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Tag Archives: Central Intelligence Agency

Gaming at the CIA


Ars Technica has an update on the use of boardgames for analyst training at the Central Intelligence Agency:

Last year, the CIA used a South By Southwest festival event to reveal one of its weirdest training exercises: a series of globe-trotting, espionage-filled board games. If you’re wondering why we’re circling back to this news almost exactly one year later, we have four letters for you: FOIA.

A series of Freedom of Information Act requests, filed last June by Southern California tech entrepreneur Doug Palmer, finally bore fruit last week. The CIA has now released rules, art, and design documents for the two board games we played at last year’s SXSW.

If you’re wondering: yes, these documents include enough rules and materials to help budding CIA officers print and play their own versions of the game’s Collection Deckand Kingpin: The Hunt for El Chapo. Unfortunately, the released files don’t come close to printing-grade quality, owing both to low resolution and fax-grade 1-bit color. Ambitious board gaming fans will have to pick up the aesthetic slack themselves. (Here’s to hoping someone creates entries at BoardGameGeek to inspire such an effort. As of press time, no BGG entries for either game exist.)

You’ll find the full report, and some low-res images, here.

It is a subject which CIA educator and renowned commercial wargame designer Volko Ruhnke has talked about in other settings too. Here at PAXsims we have also covered the role that crisis simulations play in CIA outreach and recruitment effort.

h/t Aaron Brennan

Simulating spooks? The CIA, simulations, and analyst recruitment

While many might associate the CIA with dissimulation as much as simulation, the Agency uses serious games and simulations in a number of ways. They are used, for example, in analyst training at CIA University (indeed, one well-known game designer teaches there). They are also sometimes used as an analytical technique, whether directly or through intelligence contractors and outside experts. Some argue they aren’t used enough—one CIA tradecraft primer warns that they are “advanced analytic methods” that “usually require substantial commitments of analyst time and corporate resources.”

A winning paper in the 2007 Director of National Intelligence “Galileo” essay competition (and subsequently published in Studies in Intelligence) suggests that skills in this area are unevenly distributed within the intelligence community, and proposes a “National Security Simulations Center” (somewhat modelled on both the Gaming Department at the Naval War College, and the Centre for Applied Strategic Learning at National Defense University) to act as a sort of IC center of excellent to “strengthen the accuracy and insight of intelligence analysis, improve IC collaboration, and create a testing ground for new analytic tools and methods.”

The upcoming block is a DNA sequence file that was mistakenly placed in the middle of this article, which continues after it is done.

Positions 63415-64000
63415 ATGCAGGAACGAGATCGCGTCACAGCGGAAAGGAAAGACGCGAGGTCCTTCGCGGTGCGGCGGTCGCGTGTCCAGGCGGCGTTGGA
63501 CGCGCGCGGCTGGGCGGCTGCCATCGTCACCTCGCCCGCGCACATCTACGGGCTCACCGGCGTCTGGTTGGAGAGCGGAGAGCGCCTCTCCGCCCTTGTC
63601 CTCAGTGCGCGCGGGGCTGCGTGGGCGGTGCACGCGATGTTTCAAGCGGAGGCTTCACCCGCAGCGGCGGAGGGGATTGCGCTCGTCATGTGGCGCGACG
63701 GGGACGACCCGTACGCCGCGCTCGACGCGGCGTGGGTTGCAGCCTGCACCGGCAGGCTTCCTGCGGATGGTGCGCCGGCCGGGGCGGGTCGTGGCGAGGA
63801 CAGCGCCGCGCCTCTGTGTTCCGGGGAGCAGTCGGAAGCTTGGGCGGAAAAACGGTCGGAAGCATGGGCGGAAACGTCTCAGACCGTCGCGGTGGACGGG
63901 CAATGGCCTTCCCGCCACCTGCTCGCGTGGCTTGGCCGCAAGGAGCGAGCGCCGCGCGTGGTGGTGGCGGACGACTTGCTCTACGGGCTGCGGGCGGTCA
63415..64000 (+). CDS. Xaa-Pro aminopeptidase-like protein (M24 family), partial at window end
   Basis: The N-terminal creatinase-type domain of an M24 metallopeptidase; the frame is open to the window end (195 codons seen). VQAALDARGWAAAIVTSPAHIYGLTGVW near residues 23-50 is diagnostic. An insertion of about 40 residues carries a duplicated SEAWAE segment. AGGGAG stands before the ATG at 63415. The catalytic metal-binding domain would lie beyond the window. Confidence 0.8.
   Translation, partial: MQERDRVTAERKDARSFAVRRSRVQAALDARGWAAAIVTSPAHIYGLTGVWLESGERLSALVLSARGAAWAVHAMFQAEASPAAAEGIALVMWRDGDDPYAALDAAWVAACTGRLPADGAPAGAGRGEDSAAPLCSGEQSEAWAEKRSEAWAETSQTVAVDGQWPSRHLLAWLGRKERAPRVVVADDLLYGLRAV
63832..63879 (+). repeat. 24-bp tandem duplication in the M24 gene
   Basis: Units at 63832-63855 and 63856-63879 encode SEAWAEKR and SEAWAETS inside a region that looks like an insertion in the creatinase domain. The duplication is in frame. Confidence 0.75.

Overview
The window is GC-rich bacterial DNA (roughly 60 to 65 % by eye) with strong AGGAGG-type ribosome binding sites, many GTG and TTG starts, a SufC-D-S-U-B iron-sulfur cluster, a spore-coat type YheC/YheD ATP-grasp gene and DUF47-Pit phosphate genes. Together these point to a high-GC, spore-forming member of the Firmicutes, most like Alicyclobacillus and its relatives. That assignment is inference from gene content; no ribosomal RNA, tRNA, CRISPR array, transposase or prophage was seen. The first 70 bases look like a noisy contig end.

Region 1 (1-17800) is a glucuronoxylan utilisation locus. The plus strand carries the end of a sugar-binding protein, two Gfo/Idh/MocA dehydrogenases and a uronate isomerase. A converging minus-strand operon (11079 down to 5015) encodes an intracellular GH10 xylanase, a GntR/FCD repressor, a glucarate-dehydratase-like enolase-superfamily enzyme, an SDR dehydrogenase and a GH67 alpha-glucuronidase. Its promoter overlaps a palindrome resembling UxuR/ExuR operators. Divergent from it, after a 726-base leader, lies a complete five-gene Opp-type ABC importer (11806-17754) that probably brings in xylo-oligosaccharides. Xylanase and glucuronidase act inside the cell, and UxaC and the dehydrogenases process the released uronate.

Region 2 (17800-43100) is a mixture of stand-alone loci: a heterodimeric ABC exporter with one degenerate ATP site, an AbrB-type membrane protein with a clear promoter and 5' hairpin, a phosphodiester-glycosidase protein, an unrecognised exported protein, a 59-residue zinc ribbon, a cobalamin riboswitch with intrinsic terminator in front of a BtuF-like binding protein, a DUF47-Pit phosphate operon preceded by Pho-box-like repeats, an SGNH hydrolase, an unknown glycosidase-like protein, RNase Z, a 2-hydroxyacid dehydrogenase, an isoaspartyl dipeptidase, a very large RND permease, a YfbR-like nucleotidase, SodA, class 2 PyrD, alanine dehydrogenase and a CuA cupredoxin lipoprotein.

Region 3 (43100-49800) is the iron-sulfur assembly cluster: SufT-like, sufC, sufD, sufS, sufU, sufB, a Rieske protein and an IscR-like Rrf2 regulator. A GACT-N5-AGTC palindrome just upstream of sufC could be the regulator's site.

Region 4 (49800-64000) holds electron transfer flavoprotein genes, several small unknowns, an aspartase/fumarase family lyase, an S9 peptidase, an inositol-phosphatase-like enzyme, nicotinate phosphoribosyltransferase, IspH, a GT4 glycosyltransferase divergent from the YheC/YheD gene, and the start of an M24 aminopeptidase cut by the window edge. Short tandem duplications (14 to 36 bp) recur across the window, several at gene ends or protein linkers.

Be that as it may, I wanted to flag another area where the CIA’s use of simulations has certainly been expanding dramatically in recent years: specifically, the use of crisis simulations as part of its outreach and recruitment efforts at American college and university campuses. Initially, these exercises seem to have formed part of individual campus recruitment visits. Last year, however, they were expanded to become multi-school competitions. The November 2011 competition at Georgetown University, for example, included teams from twelve colleges and universities in the Washington DC/Virginia/Maryland area. According to a press release by the CIA, by the end of 2011 almost  one thousand students across the US had participated in several dozen CIA simulations.

In a typical session:

Each five-person team was presented with the CIA-authored scenario: Printouts containing raw intelligence surrounding a fictitious—but plausible—developing international crisis. They had three hours to sort through the information and prepare a cogent half-page brief outlining the situation and suggesting a course of action for the United States.

Each team was also assigned an Agency mentor, to observe and offer advice

At the end of the simulation, the analysts reviewed the written briefs from all eight teams. The top two teams in each group engaged in a “brief-off” in front of the entire CIA contingent.

Further accounts of these simulations by some of the participating institutions and students can be found at the following links:

h/t Google

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